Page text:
A Japanese-Inspired Flat in Singapore Embraces Flexible Spaces

A Japanese-Inspired Flat in Singapore Embraces Flexible Spaces

By Lucy Wang
A couple integrate clever space-saving techniques learned from Japanese micro homes via a flat renovation in Singapore.

In the high-density HDB public housing precinct of Sengkang, Lee Liting and Chow Khoon Toong of nitton architects have transformed a humble three-bedroom apartment into a stunning contemporary dwelling packed with functionality.

The married couple first knocked down all the non load-bearing walls, instantly making the 1,184-square-foot flat feel more airy and spacious.

By removing the walls of a former bedroom, the architects have created a more spacious living room that is now flooded with natural light and views.

In the renovation process, the duo removed two of the former bedrooms to free up more space for the master bedroom and living room, while also carving out a new indoor garden and flexible guest room.

To free up space for a bathtub and separate shower stall in the master bathroom, the vanity and sink have been moved next to the full-height wardrobe that doubles as a divider.

"We wanted to redefine high-density housing in the Singapore context and bring in more abstract, atmospheric qualities to the living environment," explains Lee Liting. 

"One inspiration is the ingenious micro houses found in Japan with their authentic living spaces that reflect the inhabitants’ lifestyles."

At the heart of the couple's redesign is the flexible guest room that can be adapted into a playroom, extra living space, or as another bedroom thanks to privacy curtains and two concealed built-in beds.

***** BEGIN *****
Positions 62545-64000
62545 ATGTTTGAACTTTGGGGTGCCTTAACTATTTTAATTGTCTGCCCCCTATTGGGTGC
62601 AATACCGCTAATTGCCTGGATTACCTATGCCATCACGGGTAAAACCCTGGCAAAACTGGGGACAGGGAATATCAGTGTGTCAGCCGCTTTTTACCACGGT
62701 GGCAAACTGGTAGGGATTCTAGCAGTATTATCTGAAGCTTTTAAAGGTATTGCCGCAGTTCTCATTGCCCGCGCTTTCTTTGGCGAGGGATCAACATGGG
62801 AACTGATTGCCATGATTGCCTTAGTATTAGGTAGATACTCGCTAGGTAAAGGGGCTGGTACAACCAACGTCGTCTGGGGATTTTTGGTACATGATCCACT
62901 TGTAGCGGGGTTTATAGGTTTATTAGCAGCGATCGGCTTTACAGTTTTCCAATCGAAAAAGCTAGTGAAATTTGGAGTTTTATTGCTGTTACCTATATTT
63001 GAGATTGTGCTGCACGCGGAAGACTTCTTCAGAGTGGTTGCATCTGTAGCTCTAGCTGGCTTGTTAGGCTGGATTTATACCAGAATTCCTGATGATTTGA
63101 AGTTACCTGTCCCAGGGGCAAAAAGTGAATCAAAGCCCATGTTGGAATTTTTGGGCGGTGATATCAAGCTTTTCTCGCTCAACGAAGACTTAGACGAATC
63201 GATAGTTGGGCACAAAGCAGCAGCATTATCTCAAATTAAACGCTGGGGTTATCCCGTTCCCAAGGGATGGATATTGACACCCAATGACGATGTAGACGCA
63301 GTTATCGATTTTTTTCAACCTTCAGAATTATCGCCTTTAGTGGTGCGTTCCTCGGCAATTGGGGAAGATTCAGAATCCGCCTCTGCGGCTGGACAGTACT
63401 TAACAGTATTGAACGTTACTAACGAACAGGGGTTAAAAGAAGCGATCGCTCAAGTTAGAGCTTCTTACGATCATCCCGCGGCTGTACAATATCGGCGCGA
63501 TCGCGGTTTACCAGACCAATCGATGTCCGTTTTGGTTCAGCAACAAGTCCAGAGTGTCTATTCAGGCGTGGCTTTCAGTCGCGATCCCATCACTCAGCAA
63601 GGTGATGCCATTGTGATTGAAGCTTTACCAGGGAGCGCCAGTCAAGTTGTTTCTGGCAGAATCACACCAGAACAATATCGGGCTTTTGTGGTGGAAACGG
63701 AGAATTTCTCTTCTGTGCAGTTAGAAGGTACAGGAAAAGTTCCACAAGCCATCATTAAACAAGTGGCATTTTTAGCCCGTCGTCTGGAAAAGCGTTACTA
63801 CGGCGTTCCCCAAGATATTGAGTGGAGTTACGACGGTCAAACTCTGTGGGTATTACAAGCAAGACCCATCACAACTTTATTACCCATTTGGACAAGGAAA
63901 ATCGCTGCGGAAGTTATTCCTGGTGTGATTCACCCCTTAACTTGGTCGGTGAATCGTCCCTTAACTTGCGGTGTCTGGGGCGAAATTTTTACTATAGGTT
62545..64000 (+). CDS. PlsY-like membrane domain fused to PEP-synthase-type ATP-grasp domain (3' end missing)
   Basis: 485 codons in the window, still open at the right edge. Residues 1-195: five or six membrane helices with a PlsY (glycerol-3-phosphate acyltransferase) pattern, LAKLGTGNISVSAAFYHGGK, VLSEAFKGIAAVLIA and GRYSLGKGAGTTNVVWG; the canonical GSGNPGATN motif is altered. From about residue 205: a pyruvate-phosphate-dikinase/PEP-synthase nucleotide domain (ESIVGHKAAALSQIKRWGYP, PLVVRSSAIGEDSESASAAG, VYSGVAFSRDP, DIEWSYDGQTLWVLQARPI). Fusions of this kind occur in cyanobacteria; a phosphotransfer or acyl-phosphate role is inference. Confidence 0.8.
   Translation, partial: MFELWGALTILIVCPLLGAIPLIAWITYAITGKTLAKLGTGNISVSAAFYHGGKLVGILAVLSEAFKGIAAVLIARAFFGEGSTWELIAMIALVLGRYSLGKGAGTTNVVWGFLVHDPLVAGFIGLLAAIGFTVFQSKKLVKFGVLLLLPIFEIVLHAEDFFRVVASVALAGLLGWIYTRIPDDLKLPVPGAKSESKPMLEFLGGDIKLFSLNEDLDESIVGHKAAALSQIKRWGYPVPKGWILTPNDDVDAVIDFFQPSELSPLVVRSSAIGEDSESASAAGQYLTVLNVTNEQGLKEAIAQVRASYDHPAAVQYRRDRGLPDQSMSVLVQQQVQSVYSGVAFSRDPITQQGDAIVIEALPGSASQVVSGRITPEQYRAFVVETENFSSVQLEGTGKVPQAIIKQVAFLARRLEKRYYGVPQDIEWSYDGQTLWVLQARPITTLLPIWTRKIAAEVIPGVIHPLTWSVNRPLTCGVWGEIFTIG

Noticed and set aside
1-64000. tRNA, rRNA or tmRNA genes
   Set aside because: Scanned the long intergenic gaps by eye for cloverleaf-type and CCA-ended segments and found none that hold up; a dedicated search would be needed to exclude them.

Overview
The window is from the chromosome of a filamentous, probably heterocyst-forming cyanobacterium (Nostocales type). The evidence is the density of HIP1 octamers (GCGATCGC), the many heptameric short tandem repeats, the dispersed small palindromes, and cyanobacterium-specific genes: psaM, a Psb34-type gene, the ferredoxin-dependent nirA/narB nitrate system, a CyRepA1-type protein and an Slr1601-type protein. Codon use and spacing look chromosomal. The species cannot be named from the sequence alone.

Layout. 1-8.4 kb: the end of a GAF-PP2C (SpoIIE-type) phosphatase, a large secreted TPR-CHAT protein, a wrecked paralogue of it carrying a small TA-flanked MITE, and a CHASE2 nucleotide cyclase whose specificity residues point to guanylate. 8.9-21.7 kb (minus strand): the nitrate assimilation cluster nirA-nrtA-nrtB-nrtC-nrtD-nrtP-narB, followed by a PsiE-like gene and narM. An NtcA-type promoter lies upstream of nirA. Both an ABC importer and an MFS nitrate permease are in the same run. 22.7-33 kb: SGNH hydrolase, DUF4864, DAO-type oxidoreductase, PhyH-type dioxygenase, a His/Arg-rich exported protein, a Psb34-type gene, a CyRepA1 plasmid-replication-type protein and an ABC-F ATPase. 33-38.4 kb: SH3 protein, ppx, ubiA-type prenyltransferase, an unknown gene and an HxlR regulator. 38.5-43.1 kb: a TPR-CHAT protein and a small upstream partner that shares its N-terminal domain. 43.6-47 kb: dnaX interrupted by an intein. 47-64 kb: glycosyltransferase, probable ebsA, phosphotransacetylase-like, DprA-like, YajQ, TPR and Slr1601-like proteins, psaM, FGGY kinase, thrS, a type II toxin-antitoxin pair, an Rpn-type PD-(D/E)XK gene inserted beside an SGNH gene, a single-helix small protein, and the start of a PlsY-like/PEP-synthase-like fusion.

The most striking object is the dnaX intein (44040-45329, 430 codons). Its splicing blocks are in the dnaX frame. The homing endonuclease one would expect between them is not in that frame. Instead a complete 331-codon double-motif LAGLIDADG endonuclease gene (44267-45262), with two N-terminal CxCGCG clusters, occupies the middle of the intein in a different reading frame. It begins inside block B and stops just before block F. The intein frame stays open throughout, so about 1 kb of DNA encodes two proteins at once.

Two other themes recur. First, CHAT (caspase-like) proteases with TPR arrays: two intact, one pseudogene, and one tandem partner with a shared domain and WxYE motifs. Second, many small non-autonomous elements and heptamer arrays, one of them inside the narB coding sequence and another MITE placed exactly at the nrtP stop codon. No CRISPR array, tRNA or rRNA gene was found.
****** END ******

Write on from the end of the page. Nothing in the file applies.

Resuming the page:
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The guest room features two concealed beds: a wall-bed stored upright and a pull-out bed beneath the indoor garden's raised timber deck. For privacy, the architects have added sliding wooden doors, as well as privacy curtains that can be drawn along a curved track that is recessed into the false ceiling.

When the architects replaced the existing yard space with a larger kitchen, they compensated the trade by adding greenery throughout the home. This included the new indoor garden that now doubles as a hallway connecting the master bedroom to the living spaces.

"It’s a key spatial reconfiguration that replaces the layout of having an internal corridor," says the couple.

The open-plan living room and dining area feature a cementitious floor covering from Ardex Pandomo, ERCO recessed LEDs, and EDL cabinetry laminates.

"The open-plan layout that has been created is emotionally uplifting, a welcome retreat from the crowdedness of urban living," continues Lee and Chow. "Space starts to breathe and become alive, changing through the day and adjusting to different routine.

The home references Singapore's lush outdoors with an abundance of natural light, greenery, and timber.

"With a purist approach toward architectural space-making, confines of an apartment give way to a liberating way of living."

A view looking toward the kitchen with the walk-in wardrobe - concealed door incorporating magazine display camouflaging its entryway - serving guest room to the right.

Top-mounted sliding timber doors close the guest room off from the living room for privacy. When not in use, the sliding doors stack flush against the right wall. 

A look at the original floor plan.

Here's the current floor plan.

Project Credits: 

Architect of Record: nitton architects


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